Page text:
By moving between geographic regions with differing levels of breast cancer risk, migrant populations of women provide a unique opportunity to examine the impact of exposure to new environments and lifestyles on breast cancer risk.
To address these questions, we determined the breast cancer mortality rates for women from both lower and higher risk countries who had immigrated to Australia and Canada and compared these rates with those exhibited by the population in the origin country and by the destination native-born population.
Individual mortality records covering the years 1984 through 1988 and 1986 census data for Australia and Canada were obtained.
Direct age-standardized mortality rates and rate ratios were calculated for immigrant groups in Australia and Canada.
Age-standardized rate ratios by length of residence in Australia were calculated.
Weighted regression analyses of observed and expected mortality changes were performed.
Breast cancer mortality rates among women in the majority of immigrant groups shifted from the rate observed in their country of origin toward the rate of the native-born population in the destination country. [J Natl Cancer Inst 87 : 1154-1161,1995].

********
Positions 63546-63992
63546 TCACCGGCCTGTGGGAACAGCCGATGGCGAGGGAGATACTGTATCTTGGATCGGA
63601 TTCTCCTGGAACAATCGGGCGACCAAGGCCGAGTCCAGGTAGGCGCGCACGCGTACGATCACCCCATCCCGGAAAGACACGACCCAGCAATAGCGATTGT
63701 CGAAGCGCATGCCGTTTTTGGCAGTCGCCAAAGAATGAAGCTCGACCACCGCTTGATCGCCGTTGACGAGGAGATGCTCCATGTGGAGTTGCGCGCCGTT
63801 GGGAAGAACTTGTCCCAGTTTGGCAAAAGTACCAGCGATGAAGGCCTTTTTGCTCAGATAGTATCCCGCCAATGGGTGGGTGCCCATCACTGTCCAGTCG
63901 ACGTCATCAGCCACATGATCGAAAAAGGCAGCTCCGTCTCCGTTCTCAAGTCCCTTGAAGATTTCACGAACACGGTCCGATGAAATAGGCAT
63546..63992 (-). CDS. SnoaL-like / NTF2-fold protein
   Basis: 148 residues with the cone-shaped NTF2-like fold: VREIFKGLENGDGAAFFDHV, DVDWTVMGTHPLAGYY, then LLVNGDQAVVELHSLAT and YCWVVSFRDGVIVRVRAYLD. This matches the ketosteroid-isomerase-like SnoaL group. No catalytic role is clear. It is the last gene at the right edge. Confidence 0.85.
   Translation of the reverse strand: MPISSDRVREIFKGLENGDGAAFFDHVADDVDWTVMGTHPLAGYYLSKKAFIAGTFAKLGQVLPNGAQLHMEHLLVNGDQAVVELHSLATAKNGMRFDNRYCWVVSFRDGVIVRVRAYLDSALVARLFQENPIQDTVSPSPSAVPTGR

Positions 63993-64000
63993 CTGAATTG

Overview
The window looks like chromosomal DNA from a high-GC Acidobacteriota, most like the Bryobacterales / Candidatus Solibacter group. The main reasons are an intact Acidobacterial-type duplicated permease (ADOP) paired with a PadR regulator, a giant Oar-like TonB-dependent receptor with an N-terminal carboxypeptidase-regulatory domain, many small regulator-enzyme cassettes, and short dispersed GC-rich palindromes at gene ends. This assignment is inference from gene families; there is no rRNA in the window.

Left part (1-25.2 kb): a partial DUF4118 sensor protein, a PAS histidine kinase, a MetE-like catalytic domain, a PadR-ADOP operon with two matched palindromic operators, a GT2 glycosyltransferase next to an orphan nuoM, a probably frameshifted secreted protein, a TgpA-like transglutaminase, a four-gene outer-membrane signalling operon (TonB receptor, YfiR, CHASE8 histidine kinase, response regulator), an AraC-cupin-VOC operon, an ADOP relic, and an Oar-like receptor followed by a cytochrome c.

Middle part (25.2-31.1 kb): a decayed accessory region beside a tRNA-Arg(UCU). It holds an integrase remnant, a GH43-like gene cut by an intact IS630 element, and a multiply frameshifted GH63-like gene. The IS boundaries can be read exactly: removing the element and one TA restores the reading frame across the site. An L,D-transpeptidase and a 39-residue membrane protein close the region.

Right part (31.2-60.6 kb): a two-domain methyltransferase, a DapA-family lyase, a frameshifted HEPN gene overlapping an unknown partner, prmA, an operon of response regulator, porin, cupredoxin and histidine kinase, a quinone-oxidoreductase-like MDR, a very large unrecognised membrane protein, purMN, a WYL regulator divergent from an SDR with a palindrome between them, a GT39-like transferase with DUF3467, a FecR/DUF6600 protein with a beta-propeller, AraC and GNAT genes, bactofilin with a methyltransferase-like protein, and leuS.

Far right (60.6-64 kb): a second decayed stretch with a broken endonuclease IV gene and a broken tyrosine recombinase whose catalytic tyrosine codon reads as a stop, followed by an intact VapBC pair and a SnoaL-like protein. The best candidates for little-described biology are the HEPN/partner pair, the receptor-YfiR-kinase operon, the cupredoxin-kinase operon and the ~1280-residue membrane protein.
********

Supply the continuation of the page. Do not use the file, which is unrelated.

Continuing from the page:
Mots-clés Pascal : Tumeur maligne, Glande mammaire, Mortalité, Epidémiologie, Immigrant, Australie, Océanie, Canada, Amérique du Nord, Amérique, Etude comparative, Homme, Glande mammaire pathologie
Mots-clés Pascal anglais : Malignant tumor, Mammary gland, Mortality, Epidemiology, Immigrant, Australia, Oceania, Canada, North America, America, Comparative study, Human, Mammary gland diseases
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Inist-CNRS - Institut de l'Information Scientifique et Technique
Cote : 95-0555629
Code Inist : 002B20E02. Création : 01/03/1996.